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Legislative Assembly for the ACT: 2021 Week 03 Hansard (Tuesday, 30 March 2021) . . Page.. 563 ..


appropriate clothing to wear on mufti day at school—for the girls, appropriate clothing to wear on mufti day at school—because it was distracting for the boys if certain types of clothing were worn. I am proud to say that my granddaughter wrote back, pointing out that it may be better to teach the boys not to be distracted rather than body shaming the girls about what they may or may not wear.

There is a lot to celebrate, and I acknowledge the minister’s genuine interest in and dedication to improving the lives of women in the ACT, but there are many things that we can do better. We are doing a lot of talking, but we must action what we are talking about, not hide reports that might reflect badly on the government. For example, we need to use that feedback and the data to make very real improvements that will benefit women in the ACT so that in another 10, 20, 30 or 40 years we do not look back and lament, yet again, how far we still have to go to ensure the safety of women at home, at work and in our streets.

MR RATTENBURY (Kurrajong—Attorney-General, Minister for Consumer Affairs, Minister for Gaming and Minister for Water, Energy and Emissions Reduction) (10.47): I would like to acknowledge the update that Minister Berry has provided to the chamber this morning. I particularly wanted to rise, briefly, in my capacity as the Attorney-General and on behalf of the Greens, to focus on the announcement of the roundtable that Minister Berry spoke about to look at matters of sexual assault in our community. This is obviously a welcome announcement and one that we will look forward to working with Minister Berry on in order to progress important reforms in this area. The experience of victim survivors is vital in identifying the right reforms, which is why I think working with stakeholders and their representatives and bringing forward the voices of people who have had these experiences is very important.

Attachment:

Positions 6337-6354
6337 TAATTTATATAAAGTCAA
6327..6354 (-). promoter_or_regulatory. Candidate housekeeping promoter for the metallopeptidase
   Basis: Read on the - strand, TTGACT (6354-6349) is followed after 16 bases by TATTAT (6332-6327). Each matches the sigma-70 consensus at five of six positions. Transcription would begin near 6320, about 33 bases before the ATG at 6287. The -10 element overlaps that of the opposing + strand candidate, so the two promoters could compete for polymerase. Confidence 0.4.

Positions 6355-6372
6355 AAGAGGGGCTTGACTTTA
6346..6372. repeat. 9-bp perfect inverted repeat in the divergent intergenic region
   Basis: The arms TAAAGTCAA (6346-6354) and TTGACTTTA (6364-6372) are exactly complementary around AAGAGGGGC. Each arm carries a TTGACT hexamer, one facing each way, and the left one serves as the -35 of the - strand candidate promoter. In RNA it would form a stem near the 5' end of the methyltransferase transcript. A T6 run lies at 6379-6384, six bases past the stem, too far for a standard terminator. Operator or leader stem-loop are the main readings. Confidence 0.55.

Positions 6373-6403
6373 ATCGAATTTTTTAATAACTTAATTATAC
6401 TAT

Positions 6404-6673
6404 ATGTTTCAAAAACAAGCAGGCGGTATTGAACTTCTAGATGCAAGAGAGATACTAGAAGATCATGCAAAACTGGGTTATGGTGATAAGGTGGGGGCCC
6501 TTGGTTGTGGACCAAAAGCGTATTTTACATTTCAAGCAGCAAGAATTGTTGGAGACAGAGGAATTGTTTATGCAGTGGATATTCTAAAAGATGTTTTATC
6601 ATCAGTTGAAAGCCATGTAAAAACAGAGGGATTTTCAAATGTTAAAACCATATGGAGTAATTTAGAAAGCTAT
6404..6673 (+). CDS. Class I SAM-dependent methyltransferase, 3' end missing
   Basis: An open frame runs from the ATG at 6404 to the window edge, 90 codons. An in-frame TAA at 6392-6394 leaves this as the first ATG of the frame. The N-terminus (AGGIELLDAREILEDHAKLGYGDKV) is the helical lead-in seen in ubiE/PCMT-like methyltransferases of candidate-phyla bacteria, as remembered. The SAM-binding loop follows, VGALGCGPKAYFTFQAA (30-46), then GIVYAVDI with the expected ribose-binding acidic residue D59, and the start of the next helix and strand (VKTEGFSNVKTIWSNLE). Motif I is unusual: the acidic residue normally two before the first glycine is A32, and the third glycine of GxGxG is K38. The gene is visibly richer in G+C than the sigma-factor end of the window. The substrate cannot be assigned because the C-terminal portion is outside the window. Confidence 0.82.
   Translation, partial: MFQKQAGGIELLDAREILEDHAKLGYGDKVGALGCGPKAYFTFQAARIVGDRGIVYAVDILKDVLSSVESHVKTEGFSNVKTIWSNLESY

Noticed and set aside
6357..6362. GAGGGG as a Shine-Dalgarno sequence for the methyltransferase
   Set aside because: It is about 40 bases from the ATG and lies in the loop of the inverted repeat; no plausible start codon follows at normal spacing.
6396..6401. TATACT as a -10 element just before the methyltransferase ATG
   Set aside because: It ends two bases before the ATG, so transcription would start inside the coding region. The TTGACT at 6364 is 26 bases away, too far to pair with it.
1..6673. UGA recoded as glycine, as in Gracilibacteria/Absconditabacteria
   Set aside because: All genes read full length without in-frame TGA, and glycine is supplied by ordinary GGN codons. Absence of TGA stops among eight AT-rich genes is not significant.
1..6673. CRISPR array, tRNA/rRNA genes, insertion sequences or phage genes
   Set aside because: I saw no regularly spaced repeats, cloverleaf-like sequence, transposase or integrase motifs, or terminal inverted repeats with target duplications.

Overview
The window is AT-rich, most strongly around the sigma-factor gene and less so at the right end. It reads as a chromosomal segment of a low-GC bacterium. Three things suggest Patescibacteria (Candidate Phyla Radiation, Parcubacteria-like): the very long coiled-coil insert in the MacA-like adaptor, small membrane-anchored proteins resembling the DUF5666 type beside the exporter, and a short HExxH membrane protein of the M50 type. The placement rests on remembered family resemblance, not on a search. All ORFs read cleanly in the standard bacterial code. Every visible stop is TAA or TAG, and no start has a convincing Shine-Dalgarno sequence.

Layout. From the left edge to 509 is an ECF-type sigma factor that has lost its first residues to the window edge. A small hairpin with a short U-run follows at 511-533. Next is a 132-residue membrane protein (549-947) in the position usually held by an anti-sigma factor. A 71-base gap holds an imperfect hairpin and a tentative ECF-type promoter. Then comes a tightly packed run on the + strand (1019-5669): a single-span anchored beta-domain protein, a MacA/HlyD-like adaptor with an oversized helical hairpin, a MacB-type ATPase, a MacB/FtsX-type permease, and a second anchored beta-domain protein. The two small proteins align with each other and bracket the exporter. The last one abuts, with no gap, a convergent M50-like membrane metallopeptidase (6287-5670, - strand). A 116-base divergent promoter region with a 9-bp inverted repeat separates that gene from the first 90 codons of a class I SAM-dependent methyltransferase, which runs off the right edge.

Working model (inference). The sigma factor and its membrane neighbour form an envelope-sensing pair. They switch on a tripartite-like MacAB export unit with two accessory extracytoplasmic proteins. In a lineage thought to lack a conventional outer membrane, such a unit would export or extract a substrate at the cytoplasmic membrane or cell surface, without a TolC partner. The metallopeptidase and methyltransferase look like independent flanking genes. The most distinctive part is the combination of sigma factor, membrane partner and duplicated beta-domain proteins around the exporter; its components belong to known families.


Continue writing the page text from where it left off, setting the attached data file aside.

There is a real opportunity to think carefully about how we progress reform in the ACT. I think so often the focus is on legal reform. As Minister Berry touched on in her remarks, this cannot solely be the response. In my capacity, I am very aware that there will need to be some responses in that space. We will work diligently and in a timely manner with stakeholders to listen to as many voices as we can. But to be very clear, that is not the only response that we need to make; there will be a range of service responses and other considerations that need to be taken into account.

I am also mindful that so often the legal responses focus on matters after somebody has been assaulted. There is an opportunity, through the work that Minister Berry has identified, to think about how we operate more in the preventative space. I think there are some legal responses in that space as well but, again, a lot of the preventative work is more about culture and redefining the standards. As Ms Lawder has just remarked, it is incumbent upon all of us in the community to play a part in that, and particularly for men to take responsibility and challenge their fellow men on some of the cultural behaviours that we see in our community. That is something that needs to happen consistently. It happens in all sorts of fora and all sorts of places. If jokes are made or there are derogatory comments, it is really about having the courage to challenge people to recalibrate, to think differently and to take a different approach.

The working group that Minister Berry has identified I think provides a real opportunity to have a genuinely collaborative relationship between the community,


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